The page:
chapter  7
14 Pages

“I’m Pharoahe when I’m on stage; I’m Troy when I’m home in Queens”: An interview with Pharoahe Monch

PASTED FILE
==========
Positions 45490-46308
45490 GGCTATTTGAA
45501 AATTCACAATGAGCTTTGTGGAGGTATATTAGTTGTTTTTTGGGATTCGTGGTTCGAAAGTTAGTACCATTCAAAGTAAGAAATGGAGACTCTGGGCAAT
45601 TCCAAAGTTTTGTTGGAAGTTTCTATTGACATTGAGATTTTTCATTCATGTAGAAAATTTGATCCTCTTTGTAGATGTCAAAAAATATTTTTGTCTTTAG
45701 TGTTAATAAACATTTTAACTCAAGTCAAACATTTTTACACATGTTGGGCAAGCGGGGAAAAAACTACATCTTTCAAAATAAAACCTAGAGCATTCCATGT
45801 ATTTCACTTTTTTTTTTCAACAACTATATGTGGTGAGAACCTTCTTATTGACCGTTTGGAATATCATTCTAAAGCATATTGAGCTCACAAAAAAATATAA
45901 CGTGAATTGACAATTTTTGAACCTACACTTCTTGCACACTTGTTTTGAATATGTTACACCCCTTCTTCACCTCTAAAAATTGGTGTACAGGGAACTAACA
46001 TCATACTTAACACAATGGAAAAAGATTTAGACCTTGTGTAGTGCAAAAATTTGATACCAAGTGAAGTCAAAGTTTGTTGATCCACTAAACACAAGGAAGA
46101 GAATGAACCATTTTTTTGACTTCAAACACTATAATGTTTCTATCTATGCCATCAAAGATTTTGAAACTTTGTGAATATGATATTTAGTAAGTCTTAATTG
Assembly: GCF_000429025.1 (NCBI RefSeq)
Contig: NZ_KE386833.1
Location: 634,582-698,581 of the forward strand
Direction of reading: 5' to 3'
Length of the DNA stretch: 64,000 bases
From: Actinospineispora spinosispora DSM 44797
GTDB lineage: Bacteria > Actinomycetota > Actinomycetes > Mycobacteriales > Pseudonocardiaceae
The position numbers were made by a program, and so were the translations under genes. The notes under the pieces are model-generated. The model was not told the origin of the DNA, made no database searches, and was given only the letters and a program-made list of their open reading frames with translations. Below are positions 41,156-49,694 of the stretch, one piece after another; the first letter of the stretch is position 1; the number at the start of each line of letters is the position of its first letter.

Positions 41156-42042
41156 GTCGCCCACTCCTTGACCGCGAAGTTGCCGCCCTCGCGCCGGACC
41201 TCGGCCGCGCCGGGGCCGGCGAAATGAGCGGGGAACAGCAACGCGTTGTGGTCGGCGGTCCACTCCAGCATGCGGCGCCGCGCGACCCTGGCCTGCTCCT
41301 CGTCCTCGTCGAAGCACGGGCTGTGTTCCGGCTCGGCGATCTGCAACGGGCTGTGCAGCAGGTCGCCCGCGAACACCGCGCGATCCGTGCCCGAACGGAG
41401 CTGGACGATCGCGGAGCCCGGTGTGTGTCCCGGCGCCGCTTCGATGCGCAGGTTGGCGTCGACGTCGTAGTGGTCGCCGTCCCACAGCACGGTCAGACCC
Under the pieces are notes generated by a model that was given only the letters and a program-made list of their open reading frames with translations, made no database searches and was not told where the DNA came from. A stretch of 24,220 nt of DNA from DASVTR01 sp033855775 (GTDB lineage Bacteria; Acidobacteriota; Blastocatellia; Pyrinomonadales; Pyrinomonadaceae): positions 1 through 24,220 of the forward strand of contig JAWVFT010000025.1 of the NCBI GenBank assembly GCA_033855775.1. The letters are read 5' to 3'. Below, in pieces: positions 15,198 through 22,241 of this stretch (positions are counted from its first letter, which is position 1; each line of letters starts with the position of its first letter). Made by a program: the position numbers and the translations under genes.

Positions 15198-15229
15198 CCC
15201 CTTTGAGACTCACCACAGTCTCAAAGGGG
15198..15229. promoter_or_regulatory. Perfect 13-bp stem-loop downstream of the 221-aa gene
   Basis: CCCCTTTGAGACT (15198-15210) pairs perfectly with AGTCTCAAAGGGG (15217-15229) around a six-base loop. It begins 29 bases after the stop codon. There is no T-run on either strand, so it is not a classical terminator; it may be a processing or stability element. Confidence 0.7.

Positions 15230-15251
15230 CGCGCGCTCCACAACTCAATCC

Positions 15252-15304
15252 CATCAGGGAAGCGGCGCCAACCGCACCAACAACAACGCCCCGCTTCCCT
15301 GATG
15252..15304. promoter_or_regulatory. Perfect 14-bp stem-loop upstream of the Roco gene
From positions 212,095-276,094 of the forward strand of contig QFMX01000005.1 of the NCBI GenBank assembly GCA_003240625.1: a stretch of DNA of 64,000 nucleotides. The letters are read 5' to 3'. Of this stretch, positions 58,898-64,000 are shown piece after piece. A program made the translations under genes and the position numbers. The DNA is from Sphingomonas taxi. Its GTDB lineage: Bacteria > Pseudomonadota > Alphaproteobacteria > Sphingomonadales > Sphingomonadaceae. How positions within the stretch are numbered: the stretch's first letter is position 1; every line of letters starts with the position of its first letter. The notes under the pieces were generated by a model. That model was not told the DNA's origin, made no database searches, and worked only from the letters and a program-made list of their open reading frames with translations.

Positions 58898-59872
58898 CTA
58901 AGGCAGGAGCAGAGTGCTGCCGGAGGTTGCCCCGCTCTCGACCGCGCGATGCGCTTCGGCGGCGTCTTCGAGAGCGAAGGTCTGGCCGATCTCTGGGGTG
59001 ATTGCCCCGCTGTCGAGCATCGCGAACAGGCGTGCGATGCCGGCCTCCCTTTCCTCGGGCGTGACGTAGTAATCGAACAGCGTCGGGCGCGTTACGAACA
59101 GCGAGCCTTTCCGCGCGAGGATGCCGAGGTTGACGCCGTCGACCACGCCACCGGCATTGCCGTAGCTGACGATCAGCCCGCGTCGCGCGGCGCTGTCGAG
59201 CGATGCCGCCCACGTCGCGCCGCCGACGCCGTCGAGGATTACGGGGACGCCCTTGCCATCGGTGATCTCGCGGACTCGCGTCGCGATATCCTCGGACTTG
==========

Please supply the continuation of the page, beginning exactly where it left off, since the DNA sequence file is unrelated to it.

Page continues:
P : I mean, for Hip Hop, it brings about like minds and a like mentality on stage, which is something that me and Mos was talkin about years ago in terms of trying to bring a balance to the tours and what’s goin on with the radio. And what I mean by that balance is, you know, you watch the video channels and you get smacked with a certain brand of Hip Hop. But it’s other forms and, I mean, it’s deeper forms. In these artists, you have people who take their craft seriously. And I thought I had incredible integrity until I got together with these like minds and went in the studio with De La Soul. I seen the type of integrity they put into their work. And what me and Mos was just talkin about at the time-this was like a couple years ago at the height of a bunch of bullshit that was goin on-we was like, “You know what? It’s not about hatin or bringin down other music.” Because without humorous music, or dance music, or fun music, or hardcore music, it’s no variety. And that’s what Hip Hop is based on. But we believe in a fairness. And in Black music, and in Hip Hop music, it needs to be a balance. Because a human, and common sense, should just be able to have a choice. A choice to be deep and choose. A choice to choose this brand of art or a time to be silly. It’s time for all of that. But our brand doesn’t get put out there, and we was just like, “Let’s bring it to the people.”